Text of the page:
Metamorphosis and the impact of contaminants on ecological subsidies

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Abstract

Animals with complex life histories such as aquatic insects and amphibians link freshwater and terrestrial ecosystems when they transition from water to land during development. This transition requires metamorphosis from juvenile to adult life stages. Metamorphosis is a stressful and ecologically sensitive life history event. Exposure to contaminants during juvenile development (before or during metamorphosis) can disrupt the complex process of metamorphosis, thereby altering the flow of organisms from water to land. This chapter reviews how ecological stressors impact the timing and success of metamorphosis. Key ideas include: (1) metamorphosis is a key event in the movement of subsidies from water to land, (2) mortality during metamorphosis is enhanced in the presence of contaminants, and (3) juvenile responses to contaminants may not predict adult responses, due to death during metamorphosis. Metamorphosis is a critical life history stage that should be accounted for in ecotoxicological studies.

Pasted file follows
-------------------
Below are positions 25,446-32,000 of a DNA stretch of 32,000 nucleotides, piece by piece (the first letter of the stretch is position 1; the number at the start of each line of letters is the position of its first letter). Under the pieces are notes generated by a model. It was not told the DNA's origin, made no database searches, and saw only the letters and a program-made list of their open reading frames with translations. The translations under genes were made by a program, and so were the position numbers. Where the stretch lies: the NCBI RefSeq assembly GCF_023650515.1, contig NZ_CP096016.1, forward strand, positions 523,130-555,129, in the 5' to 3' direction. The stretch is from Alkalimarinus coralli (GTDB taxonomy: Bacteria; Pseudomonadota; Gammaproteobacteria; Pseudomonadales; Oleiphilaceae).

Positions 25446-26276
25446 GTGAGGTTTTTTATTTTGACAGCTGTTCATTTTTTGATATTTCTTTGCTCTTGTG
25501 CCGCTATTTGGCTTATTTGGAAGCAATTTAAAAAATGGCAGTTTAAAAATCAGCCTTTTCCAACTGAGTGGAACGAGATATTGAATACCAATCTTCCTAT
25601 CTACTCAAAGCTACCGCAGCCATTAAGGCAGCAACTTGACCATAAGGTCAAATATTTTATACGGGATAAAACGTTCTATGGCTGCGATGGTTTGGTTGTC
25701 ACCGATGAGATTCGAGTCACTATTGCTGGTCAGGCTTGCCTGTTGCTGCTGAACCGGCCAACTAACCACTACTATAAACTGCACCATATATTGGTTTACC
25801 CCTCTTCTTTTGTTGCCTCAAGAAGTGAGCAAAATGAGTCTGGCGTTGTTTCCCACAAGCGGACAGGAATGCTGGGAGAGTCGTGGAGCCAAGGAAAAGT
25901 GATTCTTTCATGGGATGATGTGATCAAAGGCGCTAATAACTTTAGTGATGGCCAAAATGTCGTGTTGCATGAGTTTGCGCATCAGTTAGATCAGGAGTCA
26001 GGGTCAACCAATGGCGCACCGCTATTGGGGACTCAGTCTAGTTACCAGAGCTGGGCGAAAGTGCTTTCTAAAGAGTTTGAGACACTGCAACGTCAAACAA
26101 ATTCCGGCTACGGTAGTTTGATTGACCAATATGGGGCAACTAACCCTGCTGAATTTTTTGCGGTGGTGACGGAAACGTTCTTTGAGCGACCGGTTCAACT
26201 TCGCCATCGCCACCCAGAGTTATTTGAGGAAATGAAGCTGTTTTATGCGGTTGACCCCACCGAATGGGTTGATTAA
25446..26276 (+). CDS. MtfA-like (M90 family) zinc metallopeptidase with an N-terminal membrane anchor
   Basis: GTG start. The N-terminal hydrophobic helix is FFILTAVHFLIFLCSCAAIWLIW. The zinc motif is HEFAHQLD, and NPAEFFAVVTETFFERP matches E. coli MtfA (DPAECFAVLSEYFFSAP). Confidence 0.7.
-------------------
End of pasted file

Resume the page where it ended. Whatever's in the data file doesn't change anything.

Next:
Additional publication details

Publication type Book chapter
Publication Subtype Book Chapter
Title Metamorphosis and the impact of contaminants on ecological subsidies
DOI 10.1007/978-3-030-49480-3_6
Year Published 2020
Language English
Publisher Springer
Contributing office(s) Columbia Environmental Research Center
Description 15 p.
Larger Work Type Book
Larger Work Subtype Monograph
Larger Work Title Contaminants and ecological subsidies
First page 111
Last page 125
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